||First off, wort (Middle English, from Old English, wyrt) is a general botanical suffix meaning root, herb, or plant, especially an herbaceous plant.|
Hogwort (Croton capitatus) is indeed a plant, Croton capitatus Michx., sometimes referred to as Wooly croton. It is an annual with erect, branched stems, densely covered with light brown, wooly hairs that give it a whitish appearance. It grows in dry, open areas, especially sandy and rocky soils, throughout the Southern United States. Hogwort contains Croton oil, a powerful cathartic that can produce a skin rash, diarrhea, colic, intense burning pain in mouth, throat, and abdomen; excessive salivation, vomiting and in rare cases, death in livestock and small animals. Some moths feed on it.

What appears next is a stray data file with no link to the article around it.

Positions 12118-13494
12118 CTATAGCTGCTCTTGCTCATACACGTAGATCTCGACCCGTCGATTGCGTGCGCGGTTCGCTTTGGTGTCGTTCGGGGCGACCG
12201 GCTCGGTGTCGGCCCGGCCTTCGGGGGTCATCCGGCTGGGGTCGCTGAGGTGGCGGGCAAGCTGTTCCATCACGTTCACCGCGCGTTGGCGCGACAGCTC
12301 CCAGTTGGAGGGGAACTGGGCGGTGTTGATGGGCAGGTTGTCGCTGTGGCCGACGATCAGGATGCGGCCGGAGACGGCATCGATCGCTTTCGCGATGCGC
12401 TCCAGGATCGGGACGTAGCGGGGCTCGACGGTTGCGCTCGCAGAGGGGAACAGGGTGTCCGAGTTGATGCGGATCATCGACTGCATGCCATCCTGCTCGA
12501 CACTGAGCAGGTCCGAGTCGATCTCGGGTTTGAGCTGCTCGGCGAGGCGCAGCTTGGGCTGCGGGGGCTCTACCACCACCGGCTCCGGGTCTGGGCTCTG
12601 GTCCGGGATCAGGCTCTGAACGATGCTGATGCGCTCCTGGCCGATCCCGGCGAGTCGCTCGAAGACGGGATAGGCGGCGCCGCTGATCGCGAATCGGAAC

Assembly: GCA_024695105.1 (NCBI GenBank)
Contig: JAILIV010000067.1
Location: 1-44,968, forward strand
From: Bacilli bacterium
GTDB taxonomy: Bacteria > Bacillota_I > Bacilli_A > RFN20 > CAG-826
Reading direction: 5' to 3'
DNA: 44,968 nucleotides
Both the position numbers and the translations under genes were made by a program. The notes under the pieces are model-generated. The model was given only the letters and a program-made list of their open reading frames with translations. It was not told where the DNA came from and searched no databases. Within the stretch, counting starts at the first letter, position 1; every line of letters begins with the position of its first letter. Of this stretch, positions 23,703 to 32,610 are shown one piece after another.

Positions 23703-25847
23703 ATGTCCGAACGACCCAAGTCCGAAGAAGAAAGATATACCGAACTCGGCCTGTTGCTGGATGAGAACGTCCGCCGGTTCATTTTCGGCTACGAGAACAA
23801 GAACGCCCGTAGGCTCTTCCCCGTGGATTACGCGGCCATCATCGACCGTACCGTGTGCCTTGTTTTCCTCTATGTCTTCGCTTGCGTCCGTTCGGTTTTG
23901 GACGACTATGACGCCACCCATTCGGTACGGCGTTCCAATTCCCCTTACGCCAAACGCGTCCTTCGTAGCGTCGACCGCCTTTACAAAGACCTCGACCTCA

Croton oil consists chiefly of the glycerides of stearic, palmitic, myristic, lauric and oleic acids; there are also present in the form of glycerin ethers the more volatile acids as formic, acetic, isobutyric and isovalerianic acids. The active principle is believed to be Crotonic acid, which is freely soluble in alcohol. [from botanical.com]
The Crotons are noted by ecologists for the role they play in environmental preservation, i.e. prevention of erosion.